Thursday, March 3, 2016

My Pathway Affirmation

Today's dawn reveals many paths.
I do not know for certain what lies down any of them,
but I will choose my own path.
Wherever I go today, I will walk
with integrity and mindfulness,
with kindness and compassion
for myself and others.

The Road Not Taken
By Robert Frost

Two roads diverged in a yellow wood,
And sorry I could not travel both
And be one traveler, long I stood
And looked down one as far as I could
To where it bent in the undergrowth;

Then took the other, as just as fair,
And having perhaps the better claim
Because it was grassy and wanted wear,
Though as for that the passing there
Had worn them really about the same,

And both that morning equally lay
In leaves no step had trodden black.
Oh, I kept the first for another day!
Yet knowing how way leads on to way
I doubted if I should ever come back.

I shall be telling this with a sigh
Somewhere ages and ages hence:
Two roads diverged in a wood, and I,
I took the one less traveled by,
And that has made all the difference.

Tuesday, January 19, 2016

What Do You Want To Remember?

Starting here, what do you want to remember?
How sunlight creeps along a shining floor?
What scent of old wood hovers, what softened
sound from outside fills the air?

From "You Reading This, Be Ready" by William Stafford

Memories come in waves. Often I'm not sure what disturbance rolls them into my mind, but they, like the tide, can't be ignored.

Today I'm remembering days in the radiation waiting room, a place I spent a lot of time reading and occasionally conversing with fellow patients. It was a difficult time for me. I had 40 days of radiation before surgery. Radiation for my rectal cancer had some painful consequences. I went everyday at the same time, so I saw some of the same patients on a regular basis.

Today I'm remembering two people.

One, a woman, received radiation for breast cancer. She brought a book everyday to read, as I did, and we talked about the books we liked. I remember her short grey hair, soft voice and the way her eyes sparkled when she almost smiled. She told me that she and her husband planned to travel after her treatment.

The second man had stomach cancer. His son drove him down from the mountains everyday in an old pickup. They looked like mountain men: plaid flannel shirts, boots, rough work-worn hands and faces. The father didn't talk much. He had a lot of pain. I remember how the son sat: angled in the chair toward his father, his hand on his father's arm, looking at his father's face. He called him Dad and told him stories, and the father breathed slow and deep, his eyes calm.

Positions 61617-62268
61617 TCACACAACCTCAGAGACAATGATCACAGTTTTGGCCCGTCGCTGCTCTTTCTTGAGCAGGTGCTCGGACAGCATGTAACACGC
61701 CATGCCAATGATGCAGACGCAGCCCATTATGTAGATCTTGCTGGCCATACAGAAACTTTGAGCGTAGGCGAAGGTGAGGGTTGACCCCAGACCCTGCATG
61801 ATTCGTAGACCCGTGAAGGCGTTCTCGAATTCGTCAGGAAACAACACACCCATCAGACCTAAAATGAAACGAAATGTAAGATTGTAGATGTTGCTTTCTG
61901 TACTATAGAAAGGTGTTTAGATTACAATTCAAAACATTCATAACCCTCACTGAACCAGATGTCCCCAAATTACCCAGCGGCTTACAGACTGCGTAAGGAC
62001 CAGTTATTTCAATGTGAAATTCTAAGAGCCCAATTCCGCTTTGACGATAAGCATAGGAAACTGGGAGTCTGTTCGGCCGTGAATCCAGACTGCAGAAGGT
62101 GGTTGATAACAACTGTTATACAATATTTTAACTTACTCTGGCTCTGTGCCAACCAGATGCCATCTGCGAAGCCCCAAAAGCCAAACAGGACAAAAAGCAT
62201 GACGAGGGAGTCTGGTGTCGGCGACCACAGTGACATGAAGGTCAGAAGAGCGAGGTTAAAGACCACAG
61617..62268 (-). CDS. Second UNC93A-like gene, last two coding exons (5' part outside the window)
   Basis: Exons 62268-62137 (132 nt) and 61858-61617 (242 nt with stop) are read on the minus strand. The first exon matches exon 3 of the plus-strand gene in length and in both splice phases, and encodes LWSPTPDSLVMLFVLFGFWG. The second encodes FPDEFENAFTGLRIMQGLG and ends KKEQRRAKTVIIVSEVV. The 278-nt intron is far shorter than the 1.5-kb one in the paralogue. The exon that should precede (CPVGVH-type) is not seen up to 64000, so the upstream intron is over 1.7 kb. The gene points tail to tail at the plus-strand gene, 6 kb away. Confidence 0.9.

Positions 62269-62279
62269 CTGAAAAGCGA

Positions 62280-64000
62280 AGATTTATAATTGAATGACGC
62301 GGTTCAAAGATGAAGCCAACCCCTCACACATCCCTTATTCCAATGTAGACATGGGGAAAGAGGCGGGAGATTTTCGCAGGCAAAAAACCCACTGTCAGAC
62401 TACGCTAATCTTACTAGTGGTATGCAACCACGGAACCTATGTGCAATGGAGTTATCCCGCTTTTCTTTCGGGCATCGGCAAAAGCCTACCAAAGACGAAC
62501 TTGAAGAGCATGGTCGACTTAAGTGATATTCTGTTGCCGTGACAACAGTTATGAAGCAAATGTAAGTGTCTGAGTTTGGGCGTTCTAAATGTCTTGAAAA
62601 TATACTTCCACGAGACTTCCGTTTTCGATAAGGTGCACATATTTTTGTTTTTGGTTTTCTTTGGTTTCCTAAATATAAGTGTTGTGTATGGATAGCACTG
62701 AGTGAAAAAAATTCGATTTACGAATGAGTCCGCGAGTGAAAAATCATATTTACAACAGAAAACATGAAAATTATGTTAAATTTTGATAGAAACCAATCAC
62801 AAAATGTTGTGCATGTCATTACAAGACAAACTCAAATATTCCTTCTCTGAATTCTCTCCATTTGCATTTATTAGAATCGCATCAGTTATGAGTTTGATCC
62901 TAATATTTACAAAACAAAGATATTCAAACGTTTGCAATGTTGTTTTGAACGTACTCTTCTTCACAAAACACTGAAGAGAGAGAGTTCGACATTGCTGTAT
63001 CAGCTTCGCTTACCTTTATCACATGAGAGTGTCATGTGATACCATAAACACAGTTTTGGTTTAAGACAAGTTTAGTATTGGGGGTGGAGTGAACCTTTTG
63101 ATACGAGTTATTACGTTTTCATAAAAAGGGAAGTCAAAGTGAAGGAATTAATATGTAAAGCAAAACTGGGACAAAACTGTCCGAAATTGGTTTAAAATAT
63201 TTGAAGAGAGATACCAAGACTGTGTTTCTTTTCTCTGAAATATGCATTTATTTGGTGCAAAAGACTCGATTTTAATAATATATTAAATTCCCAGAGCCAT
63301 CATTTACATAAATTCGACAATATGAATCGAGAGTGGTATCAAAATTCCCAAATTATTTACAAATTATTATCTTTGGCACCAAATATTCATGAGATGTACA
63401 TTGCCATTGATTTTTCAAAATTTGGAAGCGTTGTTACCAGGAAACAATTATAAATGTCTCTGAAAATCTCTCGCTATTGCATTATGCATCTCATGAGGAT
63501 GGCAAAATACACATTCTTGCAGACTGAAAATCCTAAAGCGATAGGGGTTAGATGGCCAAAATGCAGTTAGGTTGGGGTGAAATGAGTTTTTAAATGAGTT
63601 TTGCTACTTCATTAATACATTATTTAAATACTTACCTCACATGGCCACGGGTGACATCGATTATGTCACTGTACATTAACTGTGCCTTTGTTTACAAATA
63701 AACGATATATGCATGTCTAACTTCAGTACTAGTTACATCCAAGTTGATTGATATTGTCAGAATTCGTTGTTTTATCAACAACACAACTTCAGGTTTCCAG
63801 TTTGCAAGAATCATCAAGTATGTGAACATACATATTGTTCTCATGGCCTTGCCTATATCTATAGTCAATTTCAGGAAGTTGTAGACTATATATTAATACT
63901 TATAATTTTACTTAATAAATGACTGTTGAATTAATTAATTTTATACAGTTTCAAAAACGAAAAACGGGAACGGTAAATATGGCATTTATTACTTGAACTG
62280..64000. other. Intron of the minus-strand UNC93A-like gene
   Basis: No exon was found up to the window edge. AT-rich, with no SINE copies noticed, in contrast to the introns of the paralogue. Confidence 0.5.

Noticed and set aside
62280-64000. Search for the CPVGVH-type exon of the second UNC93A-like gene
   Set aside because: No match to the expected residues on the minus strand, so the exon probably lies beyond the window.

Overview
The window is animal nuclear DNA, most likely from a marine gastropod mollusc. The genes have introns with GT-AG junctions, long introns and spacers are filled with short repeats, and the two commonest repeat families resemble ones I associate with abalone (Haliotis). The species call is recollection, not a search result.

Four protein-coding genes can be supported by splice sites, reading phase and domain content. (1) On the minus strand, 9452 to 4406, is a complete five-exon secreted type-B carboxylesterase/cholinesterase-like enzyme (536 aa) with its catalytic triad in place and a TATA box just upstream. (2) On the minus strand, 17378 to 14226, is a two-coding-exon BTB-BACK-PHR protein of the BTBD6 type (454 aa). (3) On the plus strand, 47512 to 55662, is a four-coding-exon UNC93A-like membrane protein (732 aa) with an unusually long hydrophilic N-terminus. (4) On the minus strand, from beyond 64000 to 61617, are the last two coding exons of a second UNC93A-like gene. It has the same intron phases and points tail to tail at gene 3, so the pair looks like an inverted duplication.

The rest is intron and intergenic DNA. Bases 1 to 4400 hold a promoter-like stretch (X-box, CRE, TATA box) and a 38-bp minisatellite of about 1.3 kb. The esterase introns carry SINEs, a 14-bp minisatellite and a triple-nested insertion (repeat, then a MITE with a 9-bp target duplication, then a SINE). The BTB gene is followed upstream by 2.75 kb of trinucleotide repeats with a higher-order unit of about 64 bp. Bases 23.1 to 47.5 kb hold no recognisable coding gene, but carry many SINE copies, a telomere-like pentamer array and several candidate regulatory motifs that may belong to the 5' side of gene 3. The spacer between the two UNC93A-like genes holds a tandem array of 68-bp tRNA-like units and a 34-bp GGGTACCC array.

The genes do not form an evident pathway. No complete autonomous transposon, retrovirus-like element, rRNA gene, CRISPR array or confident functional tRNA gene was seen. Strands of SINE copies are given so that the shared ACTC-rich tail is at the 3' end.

There was no sunlight creeping across the floor, no scents of old wood, no softened sounds from outside.
But I have much I want to remember and hold dear from those radiation days: gifts from fellow patients.

Memories are prayers.

Monday, December 21, 2015

Christmas Demons

My Christmas demons arrived Saturday, my ghosts of Christmases past. They are as predictable as Santa Claus and Rudolf. The ghosts vary their emphasis from year to year, but they always show up to haunt me sometime between decorating the Christmas tree and wrapping the presents.

Often they torture me with how I failed my kids. I don't regret what I didn't buy for my children. Kids don't need a lot of things to be happy, at least mine didn't. I regret not spending more time with them. Some of that comes from being divorced and having to divide the time, but I could have done many more little things, mini-celebrations or one-hour outings, that would have added fun and meaning to our lives.

Regret during the holidays is common, although these days some people seem never to be bothered by regret--about anything. I don't know how they do it. That's not my temperament, yet I've come to the place where I can accept that I'll be visited by Christmas demons every year. I wonder if after Ebenezer Scrooge's epiphany and change of heart, the spirit of Christmas past still visited him on future Christmas Eves. My bet is it did.

This year, my ghosts reminded me of how I failed to be with my father the Christmas after my mother died. Something about being alone in my house on a rainy Saturday made me think of my father, alone in his big old house with all the memories. He lost the love of his life and his best friend for thirty years just weeks before the holidays.

Now I realize what I should have done for my father, and with him, but it is several decades too late and too late even to say how sorry I am to have been so mindless. I am utterly powerless to go back and correct my mistakes. That sense of powerlessness and hopelessness makes me depressed.

Saturday night, I tossed and turned with regrets--the ghosts were busy. Sunday morning, I picked up my journal first thing and wrote about my father: the good times we shared as well as the regrets

Of course, I can't go back to the past and change my mindlessness, but I can change today. After all, I can only give gifts in the present--maybe that's why they're called presents. My Christmas demons will not stop me from being mindful and loving to those who are with me today. Like Scrooge's spirits, my demons help me to wake up to life today.

I ended my journal with a gatha:

When my Christmas demons awake
I vow to myself and my family
To return to the present and love
And be mindful of others today

Saturday, December 19, 2015

Advice from an Old Climber

Yesterday, in one of my books, I found an old bookmarker from the days when Royal Robbins had an outdoor shop in Fresno, California.

On one side it has an excellent bit of advice:

I asked once for guidance and the wise old climber replied, 
"Do these four things. 
1. BELIEVE IN YOURSELF. Believe in your capacity. Believe in your goodness.